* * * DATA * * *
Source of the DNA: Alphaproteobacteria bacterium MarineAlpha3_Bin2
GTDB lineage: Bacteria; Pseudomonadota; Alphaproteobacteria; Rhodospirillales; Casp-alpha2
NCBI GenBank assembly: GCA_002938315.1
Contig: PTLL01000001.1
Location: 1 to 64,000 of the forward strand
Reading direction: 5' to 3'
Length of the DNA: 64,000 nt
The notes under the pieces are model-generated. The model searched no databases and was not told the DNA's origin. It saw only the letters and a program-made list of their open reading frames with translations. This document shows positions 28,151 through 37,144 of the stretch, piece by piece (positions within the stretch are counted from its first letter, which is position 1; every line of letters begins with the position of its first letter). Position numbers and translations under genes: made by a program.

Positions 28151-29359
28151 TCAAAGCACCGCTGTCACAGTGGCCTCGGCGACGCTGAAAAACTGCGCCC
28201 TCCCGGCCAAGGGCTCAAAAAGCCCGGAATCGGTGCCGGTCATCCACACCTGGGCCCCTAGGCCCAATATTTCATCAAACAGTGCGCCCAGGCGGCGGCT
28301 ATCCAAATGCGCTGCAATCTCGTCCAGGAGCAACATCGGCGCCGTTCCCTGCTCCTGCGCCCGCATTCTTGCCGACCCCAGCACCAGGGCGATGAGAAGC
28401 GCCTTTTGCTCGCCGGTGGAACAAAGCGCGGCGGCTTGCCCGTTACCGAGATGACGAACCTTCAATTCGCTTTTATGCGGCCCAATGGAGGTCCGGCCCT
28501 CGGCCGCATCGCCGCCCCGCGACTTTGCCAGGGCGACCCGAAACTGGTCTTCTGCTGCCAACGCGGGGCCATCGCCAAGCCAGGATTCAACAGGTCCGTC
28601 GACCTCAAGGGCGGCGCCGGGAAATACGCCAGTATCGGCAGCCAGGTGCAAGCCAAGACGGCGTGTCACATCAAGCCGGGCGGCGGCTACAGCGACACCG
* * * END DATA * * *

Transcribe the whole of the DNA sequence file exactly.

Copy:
Source of the DNA: Alphaproteobacteria bacterium MarineAlpha3_Bin2
GTDB lineage: Bacteria; Pseudomonadota; Alphaproteobacteria; Rhodospirillales; Casp-alpha2
NCBI GenBank assembly: GCA_002938315.1
Contig: PTLL01000001.1
Location: 1 to 64,000 of the forward strand
Reading direction: 5' to 3'
Length of the DNA: 64,000 nt
The notes under the pieces are model-generated. The model searched no databases and was not told the DNA's origin. It saw only the letters and a program-made list of their open reading frames with translations. This document shows positions 28,151 through 37,144 of the stretch, piece by piece (positions within the stretch are counted from its first letter, which is position 1; every line of letters begins with the position of its first letter). Position numbers and translations under genes: made by a program.

Positions 28151-29359
28151 TCAAAGCACCGCTGTCACAGTGGCCTCGGCGACGCTGAAAAACTGCGCCC
28201 TCCCGGCCAAGGGCTCAAAAAGCCCGGAATCGGTGCCGGTCATCCACACCTGGGCCCCTAGGCCCAATATTTCATCAAACAGTGCGCCCAGGCGGCGGCT
28301 ATCCAAATGCGCTGCAATCTCGTCCAGGAGCAACATCGGCGCCGTTCCCTGCTCCTGCGCCCGCATTCTTGCCGACCCCAGCACCAGGGCGATGAGAAGC
28401 GCCTTTTGCTCGCCGGTGGAACAAAGCGCGGCGGCTTGCCCGTTACCGAGATGACGAACCTTCAATTCGCTTTTATGCGGCCCAATGGAGGTCCGGCCCT
28501 CGGCCGCATCGCCGCCCCGCGACTTTGCCAGGGCGACCCGAAACTGGTCTTCTGCTGCCAACGCGGGGCCATCGCCAAGCCAGGATTCAACAGGTCCGTC
28601 GACCTCAAGGGCGGCGCCGGGAAATACGCCAGTATCGGCAGCCAGGTGCAAGCCAAGACGGCGTGTCACATCAAGCCGGGCGGCGGCTACAGCGACACCG